Property investors choosing Newcastle over Sydney
While Sydney is busy pricing itself, out of reach, savvy property investors have turned their attention 150 kilometers away to the north, more specifically to Newcastle, a burgeoning region that once firmly established itself in coal and steel.
Australia’s seventh largest city, Newcastle exhibits a desirable lifestyle with its stunning beaches, rich history, vibrant arts & culture, major shopping centres, diverse bars, and renowned restaurants. Newcastle simply presents a combination of city, metropolitan and regional living opportunities. Lonely Planet even named Newcastle as one of their top 10 cities, stating
“Newcastle flies under the radar of Aussies and international travelers in part because it’s overshadowed by its bigger, bolder and better-known sibling, Sydney, 150km south. But, at around one-tenth the size, Australia’s second-oldest city has Sydney-like assets: surf beaches, a sun-drenched subtropical climate, and diverse dining, nightlife and arts.”
From a lifestyle perspective Newcastle certainly has the goods, which means it is an attractive location to live and therefore invest in. Not only this, but often property investors can purchase larger blocks of land than would be available in Sydney, and for a much lower price point. Many investors capitalize on the larger blocks and add granny flats to these properties to increase the yields.
Newcastle’s median house price of $530,000 compared to Sydney’s $1.07 million has already attracted significant interest from Sydney-based investors. Median house prices are forecasted to continue rising by a cumulative 12 per cent by June 2016, or around four per cent per annum, to a median price of $550,000.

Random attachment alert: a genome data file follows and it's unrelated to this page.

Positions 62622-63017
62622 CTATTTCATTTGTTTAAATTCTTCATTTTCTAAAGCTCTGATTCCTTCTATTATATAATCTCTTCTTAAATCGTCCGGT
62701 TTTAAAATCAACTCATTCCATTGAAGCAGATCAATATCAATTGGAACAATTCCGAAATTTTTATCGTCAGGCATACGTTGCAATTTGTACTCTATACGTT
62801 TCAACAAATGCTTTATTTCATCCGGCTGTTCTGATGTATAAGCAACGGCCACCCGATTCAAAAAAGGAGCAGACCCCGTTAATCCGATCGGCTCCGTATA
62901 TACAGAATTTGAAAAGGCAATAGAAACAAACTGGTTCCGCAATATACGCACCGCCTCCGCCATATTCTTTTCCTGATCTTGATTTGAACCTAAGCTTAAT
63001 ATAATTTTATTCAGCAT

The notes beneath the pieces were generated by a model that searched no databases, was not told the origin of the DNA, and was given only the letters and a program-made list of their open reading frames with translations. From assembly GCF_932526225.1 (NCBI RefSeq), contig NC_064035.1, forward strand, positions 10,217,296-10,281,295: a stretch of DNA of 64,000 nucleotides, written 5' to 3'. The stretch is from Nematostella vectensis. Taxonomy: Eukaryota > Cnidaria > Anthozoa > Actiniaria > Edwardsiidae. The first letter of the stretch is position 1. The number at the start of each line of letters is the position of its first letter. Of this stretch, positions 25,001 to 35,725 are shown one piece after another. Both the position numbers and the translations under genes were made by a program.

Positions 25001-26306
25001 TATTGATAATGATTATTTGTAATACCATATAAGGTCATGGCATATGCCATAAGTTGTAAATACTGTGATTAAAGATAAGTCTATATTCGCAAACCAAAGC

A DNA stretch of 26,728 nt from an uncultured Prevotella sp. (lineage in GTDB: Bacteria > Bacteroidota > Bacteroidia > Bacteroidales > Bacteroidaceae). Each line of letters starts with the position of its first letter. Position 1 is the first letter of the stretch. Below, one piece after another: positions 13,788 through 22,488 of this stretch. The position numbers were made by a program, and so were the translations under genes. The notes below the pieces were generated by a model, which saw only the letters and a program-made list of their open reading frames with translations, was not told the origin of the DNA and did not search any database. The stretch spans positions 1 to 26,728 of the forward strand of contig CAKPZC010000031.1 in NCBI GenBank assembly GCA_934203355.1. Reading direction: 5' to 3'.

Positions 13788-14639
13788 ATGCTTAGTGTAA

A recent news.com.au article stated that
“While buyers’ hopes of buying into an out-of-control Sydney property market are heading further south, property experts say savvy buyers are heading north. And with the City of Newcastle council projecting a population growth of about 33 per cent by 2036, while property prices are on the rise, they’re a viable option for cash-strapped Sydney buyers.”
The State Government’s recent input of $6.55 billion investment mandate has brought to light new development projects for the region. This has raised the confidence within the Newcastle property market resulting in a rush of investors. The Government’s support has prompted the private sector to take more investment risk.
For property investors who want to invest in a more cost-effective property, that still has excellent returns, Newcastle is appearing to be a solid element of a property investors’ financial strategy.
Buyers Agent’s, Property Solutions 101, recently published a great article showing ‘apples with apples’ comparisons of properties in Newcastle and Sydney, with Newcastle clearly coming out on top.
The affordability element of Newcastle is really drawing in the property investors, who also look to increase the yield on their property through the construction of a quality granny flat. They can be confident that the lifestyle of the region will ensure their properties are constantly occupied for a fair market rent.
Backyard Grannys Managing Director, Alex Mitchell, said that they were seeing a marked increase in interest from property investors, who have given up on Sydney and instead purchase property in Newcastle.
“Investors have realized the opportunity in Newcastle, where their investment dollar can go further and provide them with a higher return. By investing less capital on the purchase of a property they can afford to increase their yield by building a granny flat”, Alex said.
“From a financial perspective granny flats are a relatively inexpensive addition to a property portfolio, and have the potential for excellent returns.”
He added that they’ve seen yields as high as 19 per cent but typically most investors who build a granny flat will make a 15% return on investment (ROI).
It’s clear that the harbour city of Newcastle used to just be an industrial powerhouse, but now it’s reinventing itself to be the real estate hot spot in New South Wales.